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New steel frame. Small dings and defect

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New steel frame. Small dings and defect

Old 12-12-19, 03:30 PM
  #26  
TiHabanero
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OK, you are correct. Send the frame back. Hopefully they have a perfect frame for you. Remember, this is a low cost frame to begin with and it is mass produced by humans. If you think there is another one out there for the same price and is perfect, take the chance. I suppose I am just too practical to let paint blems that are hardly noticeable bother me on something like this. If this were an expensive frame, custom built, then that is a different scenario.
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Old 12-12-19, 03:47 PM
  #27  
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Just took the time to browse the Soma website. Well isn't that special...

Seriously?!? It's a $520 frame brand new and you got it at half price... I retract my former statement. NO, you should not expect perfection, those "blemishes" are totally insignificant, have zero bearing on the frame, and are not even within reason to justify returning it. Soma probably will, but they're a good company and want to keep their customers happy. Soma Fabrications: For the everyday cyclist. Everyday cyclists don't freak over exceedingly minor details.

If we were discussing a new racing quality frame you might have a point, but wanting to return a bike or demand a credit for blemishes that need close up photos to even see?

Last edited by tgenec86; 12-12-19 at 03:50 PM.
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Old 12-12-19, 03:52 PM
  #28  
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Originally Posted by mstateglfr View Post
The half price isnt because its a cast-off frame, its because its last year's frame. There absolutely should be an expectation that the frame is equal to every frame that was sold at full price. Just because its now half the cost doesnt mean standards should suddenly be lowered.

Its half the price only because the company decided to discount the frame to push out inventory. This exact frame was full priced at one time. Its not like quality should be worse now that the frame is priced to move. It sat on the shelf as a full priced frame and sat there as a half priced frame. The quality standards shouldnt be different. As for it being a handbuilt steel frame- that doesnt excuse the dent and bulge. That stuff is avoidable in ALL types of frame- steel, aluminum, titatnium, and carbon.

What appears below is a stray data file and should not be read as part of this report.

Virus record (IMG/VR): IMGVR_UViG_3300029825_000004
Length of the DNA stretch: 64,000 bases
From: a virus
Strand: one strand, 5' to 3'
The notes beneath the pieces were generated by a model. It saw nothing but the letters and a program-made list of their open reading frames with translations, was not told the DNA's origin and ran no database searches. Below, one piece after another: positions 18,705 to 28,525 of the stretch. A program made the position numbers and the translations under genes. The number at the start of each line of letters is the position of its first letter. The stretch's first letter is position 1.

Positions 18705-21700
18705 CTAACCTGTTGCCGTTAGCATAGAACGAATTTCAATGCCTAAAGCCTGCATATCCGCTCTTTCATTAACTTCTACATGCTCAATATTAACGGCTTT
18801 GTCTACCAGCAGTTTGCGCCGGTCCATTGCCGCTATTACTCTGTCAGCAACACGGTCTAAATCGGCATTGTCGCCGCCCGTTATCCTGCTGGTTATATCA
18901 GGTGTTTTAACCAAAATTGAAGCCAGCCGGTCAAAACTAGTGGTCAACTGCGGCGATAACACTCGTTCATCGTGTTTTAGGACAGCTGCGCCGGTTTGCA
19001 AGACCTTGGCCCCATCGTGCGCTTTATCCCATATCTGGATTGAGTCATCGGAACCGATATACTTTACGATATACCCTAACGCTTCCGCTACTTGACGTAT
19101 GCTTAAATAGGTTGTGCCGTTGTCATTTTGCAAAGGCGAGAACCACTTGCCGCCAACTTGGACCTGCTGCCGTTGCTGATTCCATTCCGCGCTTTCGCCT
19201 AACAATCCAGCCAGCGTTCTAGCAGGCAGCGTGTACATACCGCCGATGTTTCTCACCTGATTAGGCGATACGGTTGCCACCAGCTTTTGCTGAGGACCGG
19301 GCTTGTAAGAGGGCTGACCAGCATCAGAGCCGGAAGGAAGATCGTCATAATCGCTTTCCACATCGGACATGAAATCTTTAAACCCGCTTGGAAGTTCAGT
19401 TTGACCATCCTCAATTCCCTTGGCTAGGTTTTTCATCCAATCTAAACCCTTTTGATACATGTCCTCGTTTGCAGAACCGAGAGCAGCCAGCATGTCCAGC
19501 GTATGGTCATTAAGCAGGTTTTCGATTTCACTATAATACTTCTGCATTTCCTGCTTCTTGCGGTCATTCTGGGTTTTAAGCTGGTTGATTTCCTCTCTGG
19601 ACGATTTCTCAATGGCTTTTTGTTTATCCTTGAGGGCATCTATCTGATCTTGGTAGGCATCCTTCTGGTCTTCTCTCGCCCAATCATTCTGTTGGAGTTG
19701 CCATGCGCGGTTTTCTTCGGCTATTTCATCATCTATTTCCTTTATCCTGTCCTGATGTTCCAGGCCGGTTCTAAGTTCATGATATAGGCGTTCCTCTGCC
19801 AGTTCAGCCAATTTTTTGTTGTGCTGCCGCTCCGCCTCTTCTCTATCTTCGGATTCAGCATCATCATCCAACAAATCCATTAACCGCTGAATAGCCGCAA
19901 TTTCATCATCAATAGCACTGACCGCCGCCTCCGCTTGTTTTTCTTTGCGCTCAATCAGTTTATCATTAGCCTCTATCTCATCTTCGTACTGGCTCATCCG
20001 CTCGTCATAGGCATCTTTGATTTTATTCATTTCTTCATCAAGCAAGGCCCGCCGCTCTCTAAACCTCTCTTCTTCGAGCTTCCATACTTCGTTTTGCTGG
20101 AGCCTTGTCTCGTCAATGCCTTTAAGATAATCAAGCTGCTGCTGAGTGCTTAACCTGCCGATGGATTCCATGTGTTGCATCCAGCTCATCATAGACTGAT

Dude. It's a $500 dollar frame. We're not talking De Rosa or Colnago here. We're talking Soma - solid, nice, BASIC bikes.
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Old 12-12-19, 04:16 PM
  #29  
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Originally Posted by tgenec86 View Post
Dude. It's a $500 dollar frame. We're not talking De Rosa or Colnago here. We're talking Soma - solid, nice, BASIC bikes.
A $500 frame builds I to a $1500 bike without being extreme.
Put another way, I would be shocked if road bikes that cost $2000 and less had frames that cost $500(most at thos pricepoint are aluminum with a mixed steerer carbon fork or full carbon fork).

Anyone buying a $2000 bike, a $1500 bike, or even a $1000 expects the paint to not have issues and for there to not be bulges or dents in the tubing at the time of purchase.
I would say that is a reasonable expectation.
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Old 12-12-19, 04:32 PM
  #30  
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"Anyone buying a $2000 bike, a $1500 bike, or even a $1000 expects the paint to not have issues and for there to not be bulges or dents in the tubing at the time of purchase.
I would say that is a reasonable expectation."

On an aluminum frame, do not look at the welds. From a technical point of view, they are garbage and usually look to be defects. On a carbon frame, don't feel along the joints as you will likely find waves. Not reasonable. To what extent do we go? I can find flaws in the paint of almost any frame fresh out of the box. What is reasonable, and what is simply silly?
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Old 12-12-19, 04:38 PM
  #31  
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Originally Posted by mstateglfr View Post
A $500 frame builds I to a $1500 bike without being extreme.
Put another way, I would be shocked if road bikes that cost $2000 and less had frames that cost $500(most at thos pricepoint are aluminum with a mixed steerer carbon fork or full carbon fork).

Anyone buying a $2000 bike, a $1500 bike, or even a $1000 expects the paint to not have issues and for there to not be bulges or dents in the tubing at the time of purchase.
I would say that is a reasonable expectation.
Thank you.

I was expecting the total bike to come in around 2k total. I also don't believe I should be okay with imperfections because the bike will get dinged and scratches afterwards. I have a 2013 caad 10 and not one small ding/dent like the first pic. I've ridden it thousands of km. I do have stone chips on the fork, that's about it.

Also been mentioned a few times that these are paint defects. They are not. One is a small dent. Yes it's small but you can't fix that with paint. There's a definite indent when you run your fingers along it.

Also the third pic is hard to see but that's a bulge. I don't even know how that happens. Bulges on frames are new to me.

Anyway I made this post to get feedback as a lot of this is new to me. I just wanted to get some feedback. Thanks to everyone for there opinion.
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Old 12-12-19, 05:21 PM
  #32  
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If I sold bikes I know I’d want my customers to be thrilled with their purchase, and if they weren’t I would want a chance to make it right.

A paint flaw wouldn’t bother me, I can sand and touch up paint, but I would be bothered by the dent. Perfectly safe and serviceable, but I prefer to put my own dents in, thank you. :-)